posted by rainbowbrite at 10:45 AM on December 3, 2014 [1 favorite]

Unopposed teeth can cause problems. Also before I did the uppers I tended to bite the inside of my cheek.
posted by Gungho at 11:11 AM on December 3, 2014

I had all mine out at once in my late teens, and I'm guessing perhaps it's the fact they usually cause trouble, and that they want to keep symmetry top and bottom for their bite to stay the same.
posted by nickggully at 11:18 AM on December 3, 2014

I had top unimpacted wisdom teeth and bottom impacted ones. I was told to get them all removed as an adolescent, but resisted.

As a 30+ year old adult, I got a cavity in one of the top ones and rather than fill the cavity and then see about oral surgery they sent me straight to the oral surgeon.

They told me that not only are the wisdom teeth hard to brush, witness cavity I got, they said that "unopposed" teeth--as my top wisdom teeth were, because the lower teeth hadn't erupted--are more likely to get cavities. And that problem would continue after the lower teeth were extracted.

Don't wait. They're harder to take out when you're older and besides that, I developed a large cyst around one partially erupted tooth (asymptomatic, but visible on xray) that had to also be removed when my lower teeth were removed.
posted by Jahaza at 11:33 AM on December 3, 2014

Consulted with a Facebook friend who's a dentist, and he says thus:
The clinical theory is that wisdom teeth should be removed, particularly if impacted in any way. Impacted teeth can become encysted which can displace and destroy other parts of the jaw. The teeth can also cause destruction of the twelve year molars. [non-impacted teeth] are hard to clean and get decayed very easy.
Thus the advice to take 'em all out.
posted by EmpressCallipygos at 12:06 PM on December 3, 2014

I'll chime in as another person who had my bottom two impacted wisdom teeth removed as a teenager (age 17) but left my top ones in, mostly because we didn't have dental insurance, it was a lot more expensive to do 4 rather than 2, and there was plenty of room in my jaw for the top 2 to erupt.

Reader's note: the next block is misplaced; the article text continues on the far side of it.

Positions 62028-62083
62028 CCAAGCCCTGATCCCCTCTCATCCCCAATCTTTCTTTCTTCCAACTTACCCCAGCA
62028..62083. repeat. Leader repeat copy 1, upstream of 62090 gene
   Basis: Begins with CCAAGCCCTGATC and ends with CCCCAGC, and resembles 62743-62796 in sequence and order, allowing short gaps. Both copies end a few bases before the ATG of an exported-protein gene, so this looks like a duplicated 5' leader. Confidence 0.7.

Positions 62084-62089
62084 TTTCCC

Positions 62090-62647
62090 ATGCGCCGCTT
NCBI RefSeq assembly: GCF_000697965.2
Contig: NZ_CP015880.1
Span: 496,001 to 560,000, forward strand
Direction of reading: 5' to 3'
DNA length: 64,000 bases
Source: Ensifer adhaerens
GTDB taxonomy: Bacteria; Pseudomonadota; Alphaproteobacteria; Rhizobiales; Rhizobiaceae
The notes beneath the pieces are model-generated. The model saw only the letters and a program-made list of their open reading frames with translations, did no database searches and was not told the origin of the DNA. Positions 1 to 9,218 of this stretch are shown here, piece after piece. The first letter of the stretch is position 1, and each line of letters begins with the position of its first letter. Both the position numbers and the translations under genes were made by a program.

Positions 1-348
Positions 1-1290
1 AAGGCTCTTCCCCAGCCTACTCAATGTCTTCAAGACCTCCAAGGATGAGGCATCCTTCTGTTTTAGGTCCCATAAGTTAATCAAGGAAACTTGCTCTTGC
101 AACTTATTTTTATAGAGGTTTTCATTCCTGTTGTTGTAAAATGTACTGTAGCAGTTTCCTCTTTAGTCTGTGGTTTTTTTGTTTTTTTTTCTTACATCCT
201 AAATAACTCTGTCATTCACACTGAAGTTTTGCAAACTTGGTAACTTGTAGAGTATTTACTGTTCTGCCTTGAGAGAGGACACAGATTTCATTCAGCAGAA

I ended up needing to get the top 2 pulled when I was 24 or 25, because I was having difficulty flossing and brushing them meticulously enough to prevent decay. I'm probably on the upper end of oral hygiene, plus I have the sort of genes that mean I've never had a cavity (knock wood) or other major dental problems, and I was really surprised that decay started happening so fast with the ones that were left in. I definitely take a low-intervention approach to most all medical and dental issues but in retrospect I wish I had gotten all four done at once. It was substantially more disruptive to my life to deal with it in my 20s than it was over spring break when I was a teenager.
posted by iminurmefi at 12:40 PM on December 3, 2014

Another anecdotal data point, I'm 53 years old and my wisdom teeth have never given me any trouble despite dire warnings from dentists for the last 30 years.
posted by Grumpy old geek at 1:52 PM on December 3, 2014

I had all 4 removed. I wouldn't do it all at once, though. I would do left side/ right side so you can chew food and sleep on one side.
posted by divina_y_humilde at 2:40 PM on December 3, 2014

Response by poster: Thanks everyone. I especially appreciate the responses that went beyond the vague "he may have problems later" that we got from the dentist. LOL @ dental insurance.
posted by headnsouth at 4:35 AM on December 4, 2014